13. 17. Funding <ul><li>Anonymous Gift </li></ul><ul><li>Altman Foundation </li></ul><ul><li>Astoria Federal Savings </li></ul><ul><li>Target </li></ul>
  14. 18. In-Kind Support
  15. 19. In-Kind Support <ul><li>Scholastic </li></ul><ul><li>Candlewick Press </li></ul><ul><li>Handprint Books </li></ul><ul><li>Blue Apple </li></ul><ul><li>SNAPPLE & NYC Marketing </li></ul>
  16. 20. Brooklyn Reads to Babies Key Partnership <ul><li>READ TO ME Program & Susan Straub </li></ul><ul><li> </li></ul>
  17. 23. Brooklyn Reads to Babies Brochures <ul><li>English Arabic Chinese Haitian Creole Russian Spanish </li></ul><ul><li>Reading tips </li></ul><ul><li>Early Literacy milestones </li></ul><ul><li>Booklists </li></ul><ul><li>Multiple languages </li></ul>
  18. 24. Planning BRTB Launch Events <ul><li>Location, location, location: </li></ul><ul><ul><li>Ten branches were chosen with high 0-5 years population </li></ul></ul><ul><ul><li>Geographic distribution throughout the borough: </li></ul></ul><ul><ul><ul><li>Arlington East Flatbush </li></ul></ul></ul><ul><ul><ul><li>Borough Park Marcy </li></ul></ul></ul><ul><ul><ul><li>Clarendon Saratoga </li></ul></ul></ul><ul><ul><ul><li>Crown Heights Sunset Park </li></ul></ul></ul><ul><ul><ul><li>Cypress Hills Williamsburgh </li></ul></ul></ul>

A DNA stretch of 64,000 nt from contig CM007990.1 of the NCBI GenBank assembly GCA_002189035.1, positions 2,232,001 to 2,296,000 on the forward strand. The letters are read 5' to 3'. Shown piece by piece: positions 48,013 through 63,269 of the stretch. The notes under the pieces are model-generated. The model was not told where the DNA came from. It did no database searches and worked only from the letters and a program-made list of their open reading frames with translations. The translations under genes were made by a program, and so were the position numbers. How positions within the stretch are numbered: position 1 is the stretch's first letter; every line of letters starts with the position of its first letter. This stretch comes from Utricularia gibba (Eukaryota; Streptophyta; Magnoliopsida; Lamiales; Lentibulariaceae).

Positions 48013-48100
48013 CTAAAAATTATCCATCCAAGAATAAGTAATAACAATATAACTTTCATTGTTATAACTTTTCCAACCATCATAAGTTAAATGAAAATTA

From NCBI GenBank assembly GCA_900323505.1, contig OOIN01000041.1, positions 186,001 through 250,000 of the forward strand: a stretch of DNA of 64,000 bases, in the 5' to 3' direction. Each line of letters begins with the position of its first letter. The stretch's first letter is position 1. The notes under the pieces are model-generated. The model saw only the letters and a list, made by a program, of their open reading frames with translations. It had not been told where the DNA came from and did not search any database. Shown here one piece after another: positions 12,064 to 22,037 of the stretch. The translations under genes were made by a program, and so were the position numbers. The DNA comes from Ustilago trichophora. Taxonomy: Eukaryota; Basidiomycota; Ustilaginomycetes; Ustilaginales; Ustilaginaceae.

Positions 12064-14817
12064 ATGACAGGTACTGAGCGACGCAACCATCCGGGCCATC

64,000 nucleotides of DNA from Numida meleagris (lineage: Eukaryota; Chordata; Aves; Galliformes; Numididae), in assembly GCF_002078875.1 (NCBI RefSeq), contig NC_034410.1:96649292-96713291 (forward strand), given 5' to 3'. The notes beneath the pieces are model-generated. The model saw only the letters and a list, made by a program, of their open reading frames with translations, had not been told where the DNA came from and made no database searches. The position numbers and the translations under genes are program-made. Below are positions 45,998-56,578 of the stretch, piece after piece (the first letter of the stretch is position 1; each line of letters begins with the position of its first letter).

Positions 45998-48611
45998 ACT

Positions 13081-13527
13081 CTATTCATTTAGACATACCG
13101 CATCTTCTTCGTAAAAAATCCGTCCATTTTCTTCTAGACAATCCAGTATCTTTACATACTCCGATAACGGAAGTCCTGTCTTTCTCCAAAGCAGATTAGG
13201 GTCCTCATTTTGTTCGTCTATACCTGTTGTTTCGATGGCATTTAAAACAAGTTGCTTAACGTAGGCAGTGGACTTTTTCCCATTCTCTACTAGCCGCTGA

19. 25. Planning BRTB Launch Events <ul><li>Events modeled on Susan Straub’s </li></ul><ul><li>READ TO ME program. </li></ul><ul><li>Authors & illustrators </li></ul>
  20. 26. Brooklyn Reads to Babies Launch Party
  21. 27. Brooklyn Reads to Babies Launch Party